Bankruptcy Court Changes “Ground Rules” on Houston Astros; Athlete Tattoos and Copyright Laws; Tiny Antenna Dispute Transmits its Way to the U.S. Supreme CourtSpring 2014
Ilya Kovalchuk Contract: Sympathy for the Devil(s)
In 2010, Herrick's Sports Law Group represented then New Jersey Devils forward Ilya Kovalchuk in dealing with National Hockey League claims regarding his record 17-year, $102 million contract. The NHL argued that the contract wrongly circumvented the salary cap provisions of the then-existing collective bargaining agreement. The Devils ultimately signed Kovalchuk to a 15-year, $100 million contract.
At the time, the Devils were assessed a $3 million fine and stripped of several draft picks including a 1st rounder (at the Devils option) in 2011, 2012, 2013 or 2014. The Devils deferred the loss of the 1st round pick until 2014. This decision proved to be founded on "solid ice" as Kovulchuk retired from the NHL in 2013 and returned to play hockey in his native Russia.
On March 6th, the NHL modified that penalty. Although the NHL did not say so (at least not publically), the NHL (like the Rolling Stones several decades ago) apparently felt some sympathy for the Devil(s). The NHL announced that the fine assessed against the Devils would be halved (to $1.5 million) and the Devils could retain their 2014 1st round pick (albeit at the very end of the round, and not where it would fall based on the Devils' performance in 2013-14).
NHL Press Release "Devils' Penalty for Kovalchuk Contract Modified" (Mar. 6, 2014)
Bankruptcy Court Changes "Ground Rules" on Houston Astros
Traditionally, prior to the start of a baseball game, the ball park ground rules are discussed by the managers. Unfortunately for the Houston Astros, there was no prior discussion of the "ground rules" of the federal bankruptcy court located in Houston before the Astros took the "courthouse field."
The Astros are a partner in a regional sports network (the "RSN") formed as a Delaware limited partnership to televise Astros' baseball, Houston Rockets' basketball games and other sports programming in the Houston area. As permitted by Delaware law, the RSN's partnership agreement provided that the partners would not owe fiduciary duties to the RSN or each other and that each partner (and its designated director) would be entitled to act in its own self-interest in making decisions for the RSN.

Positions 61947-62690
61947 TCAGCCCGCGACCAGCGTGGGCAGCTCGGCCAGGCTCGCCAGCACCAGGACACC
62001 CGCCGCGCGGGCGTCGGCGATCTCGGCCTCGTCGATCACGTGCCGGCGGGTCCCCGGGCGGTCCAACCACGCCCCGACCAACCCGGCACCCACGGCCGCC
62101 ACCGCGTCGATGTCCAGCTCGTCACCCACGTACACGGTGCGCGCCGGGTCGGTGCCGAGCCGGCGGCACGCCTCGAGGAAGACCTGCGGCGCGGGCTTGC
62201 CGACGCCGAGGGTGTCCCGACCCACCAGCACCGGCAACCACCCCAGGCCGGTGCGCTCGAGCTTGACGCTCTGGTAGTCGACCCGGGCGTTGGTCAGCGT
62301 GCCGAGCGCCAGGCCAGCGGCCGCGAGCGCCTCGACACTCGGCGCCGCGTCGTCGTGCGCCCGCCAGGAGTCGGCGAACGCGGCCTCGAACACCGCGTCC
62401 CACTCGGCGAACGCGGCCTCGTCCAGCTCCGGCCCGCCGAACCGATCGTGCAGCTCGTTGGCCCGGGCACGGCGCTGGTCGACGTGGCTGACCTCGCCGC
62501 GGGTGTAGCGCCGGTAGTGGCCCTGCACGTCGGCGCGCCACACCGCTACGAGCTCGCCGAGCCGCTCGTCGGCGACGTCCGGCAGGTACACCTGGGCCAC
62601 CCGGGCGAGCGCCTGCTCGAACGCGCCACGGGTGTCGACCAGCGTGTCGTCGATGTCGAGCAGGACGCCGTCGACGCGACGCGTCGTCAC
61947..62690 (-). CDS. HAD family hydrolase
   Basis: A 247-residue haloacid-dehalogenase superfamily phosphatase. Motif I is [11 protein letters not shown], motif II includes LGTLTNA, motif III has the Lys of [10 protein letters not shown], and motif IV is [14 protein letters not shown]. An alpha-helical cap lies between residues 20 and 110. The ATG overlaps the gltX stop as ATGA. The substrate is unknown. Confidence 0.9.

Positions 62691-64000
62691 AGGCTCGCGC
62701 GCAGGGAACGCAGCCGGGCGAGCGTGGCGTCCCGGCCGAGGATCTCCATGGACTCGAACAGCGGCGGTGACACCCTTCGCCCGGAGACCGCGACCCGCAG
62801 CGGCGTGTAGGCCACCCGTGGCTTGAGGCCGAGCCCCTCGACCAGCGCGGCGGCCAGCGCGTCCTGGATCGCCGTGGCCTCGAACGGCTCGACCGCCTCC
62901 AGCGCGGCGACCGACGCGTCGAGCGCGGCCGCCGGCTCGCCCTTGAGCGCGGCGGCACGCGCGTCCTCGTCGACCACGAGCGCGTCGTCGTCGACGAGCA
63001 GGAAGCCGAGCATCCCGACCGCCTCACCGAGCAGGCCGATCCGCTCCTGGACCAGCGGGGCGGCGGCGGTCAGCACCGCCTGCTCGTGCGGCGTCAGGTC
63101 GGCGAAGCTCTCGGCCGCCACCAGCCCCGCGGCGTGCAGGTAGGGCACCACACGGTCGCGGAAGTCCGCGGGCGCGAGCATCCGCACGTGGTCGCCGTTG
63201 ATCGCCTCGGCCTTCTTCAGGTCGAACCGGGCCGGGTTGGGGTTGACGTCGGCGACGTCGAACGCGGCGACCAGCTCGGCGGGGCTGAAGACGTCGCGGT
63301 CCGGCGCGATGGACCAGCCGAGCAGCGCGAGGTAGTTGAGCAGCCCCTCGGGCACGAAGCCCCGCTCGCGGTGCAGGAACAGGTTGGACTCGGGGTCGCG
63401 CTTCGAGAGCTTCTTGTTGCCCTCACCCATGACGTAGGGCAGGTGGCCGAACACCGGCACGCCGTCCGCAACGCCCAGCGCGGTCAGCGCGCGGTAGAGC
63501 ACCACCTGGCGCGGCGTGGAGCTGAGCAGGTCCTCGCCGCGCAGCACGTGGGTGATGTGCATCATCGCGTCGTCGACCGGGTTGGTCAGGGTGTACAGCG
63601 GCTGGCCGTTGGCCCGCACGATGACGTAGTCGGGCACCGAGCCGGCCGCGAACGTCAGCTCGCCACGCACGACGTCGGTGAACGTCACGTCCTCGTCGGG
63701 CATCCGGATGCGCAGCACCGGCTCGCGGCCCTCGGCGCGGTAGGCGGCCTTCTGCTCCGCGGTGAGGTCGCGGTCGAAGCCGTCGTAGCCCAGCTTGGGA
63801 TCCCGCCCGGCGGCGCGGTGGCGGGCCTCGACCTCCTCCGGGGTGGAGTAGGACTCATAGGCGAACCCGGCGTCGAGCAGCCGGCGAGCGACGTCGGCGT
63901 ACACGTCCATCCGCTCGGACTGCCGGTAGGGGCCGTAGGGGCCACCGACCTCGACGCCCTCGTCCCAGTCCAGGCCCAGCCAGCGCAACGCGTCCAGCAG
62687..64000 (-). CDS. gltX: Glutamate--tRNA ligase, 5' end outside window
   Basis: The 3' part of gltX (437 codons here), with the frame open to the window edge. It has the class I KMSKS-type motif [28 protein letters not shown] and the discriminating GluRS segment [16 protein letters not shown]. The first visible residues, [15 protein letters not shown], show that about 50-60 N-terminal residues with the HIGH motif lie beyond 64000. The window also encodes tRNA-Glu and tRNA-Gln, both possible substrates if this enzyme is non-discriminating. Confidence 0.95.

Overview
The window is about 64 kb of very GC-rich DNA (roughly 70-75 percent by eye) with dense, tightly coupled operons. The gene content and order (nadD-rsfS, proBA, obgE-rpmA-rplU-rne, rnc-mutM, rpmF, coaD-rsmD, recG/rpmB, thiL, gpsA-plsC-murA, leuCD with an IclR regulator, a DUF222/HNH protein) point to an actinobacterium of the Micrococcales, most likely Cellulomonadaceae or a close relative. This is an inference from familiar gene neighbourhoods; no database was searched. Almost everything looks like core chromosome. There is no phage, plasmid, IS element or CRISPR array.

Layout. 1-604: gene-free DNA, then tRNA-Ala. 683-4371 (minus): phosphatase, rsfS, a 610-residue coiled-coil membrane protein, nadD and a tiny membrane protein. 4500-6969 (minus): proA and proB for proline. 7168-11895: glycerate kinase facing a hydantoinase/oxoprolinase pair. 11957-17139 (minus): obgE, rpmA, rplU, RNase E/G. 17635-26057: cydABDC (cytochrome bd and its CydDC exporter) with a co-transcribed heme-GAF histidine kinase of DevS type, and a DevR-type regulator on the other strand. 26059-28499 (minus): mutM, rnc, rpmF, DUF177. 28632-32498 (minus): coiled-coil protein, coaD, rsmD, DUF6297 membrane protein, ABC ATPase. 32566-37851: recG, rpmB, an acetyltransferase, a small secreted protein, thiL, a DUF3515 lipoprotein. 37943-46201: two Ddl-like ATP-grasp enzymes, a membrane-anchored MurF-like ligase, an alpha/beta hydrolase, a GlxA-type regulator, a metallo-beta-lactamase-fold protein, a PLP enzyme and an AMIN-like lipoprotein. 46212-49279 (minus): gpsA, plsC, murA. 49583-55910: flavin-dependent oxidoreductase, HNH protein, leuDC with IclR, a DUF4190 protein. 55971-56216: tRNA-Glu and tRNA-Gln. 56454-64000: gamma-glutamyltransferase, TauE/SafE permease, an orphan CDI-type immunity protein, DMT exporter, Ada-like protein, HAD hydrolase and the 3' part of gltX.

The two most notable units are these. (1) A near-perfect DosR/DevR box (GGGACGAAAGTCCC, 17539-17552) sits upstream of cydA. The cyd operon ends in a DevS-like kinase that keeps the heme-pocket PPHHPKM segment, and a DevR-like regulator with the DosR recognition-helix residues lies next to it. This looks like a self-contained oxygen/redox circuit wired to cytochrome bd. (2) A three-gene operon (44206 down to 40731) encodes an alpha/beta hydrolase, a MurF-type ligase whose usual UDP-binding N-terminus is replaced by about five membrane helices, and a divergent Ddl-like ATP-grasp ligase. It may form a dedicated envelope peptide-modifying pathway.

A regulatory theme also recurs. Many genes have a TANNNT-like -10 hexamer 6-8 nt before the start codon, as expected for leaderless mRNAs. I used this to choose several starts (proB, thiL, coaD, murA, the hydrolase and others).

In September 2013, an involuntary Chapter 11 bankruptcy petition was filed against the RSN. The Astros sought to dismiss the petition on the ground that the RSN's Chapter 11 reorganization would be futile. In support of its position, the Astros relied upon the unfettered right of its designated director under the RSN's partnership agreement to veto any proposal concerning the Astros' media rights agreement.
The bankruptcy court denied the Astros' motion to dismiss the petition and ruled that, notwithstanding the elimination of fiduciary duties under the RSN's partnership agreement, the Astros' designated director owed fiduciary duties to the bankruptcy estate that could not be waived. Accordingly, the Astros' designated director was not at liberty to indiscriminately veto proposals concerning the Astros' media rights agreement. The Astros appealed the bankruptcy court's decision on the ground that neither the U.S. Bankruptcy Code nor case law supports the bankruptcy court's decision that bankruptcy law does not recognize valid waivers of fiduciary duties under state law.
We will continue to keep our eye on the ball in this case and report further developments in future editions.
In re Houston Reg. Sports Network, L.P., No. 13-35998 (Bankr. S. D. Tex, Feb. 12, 2014)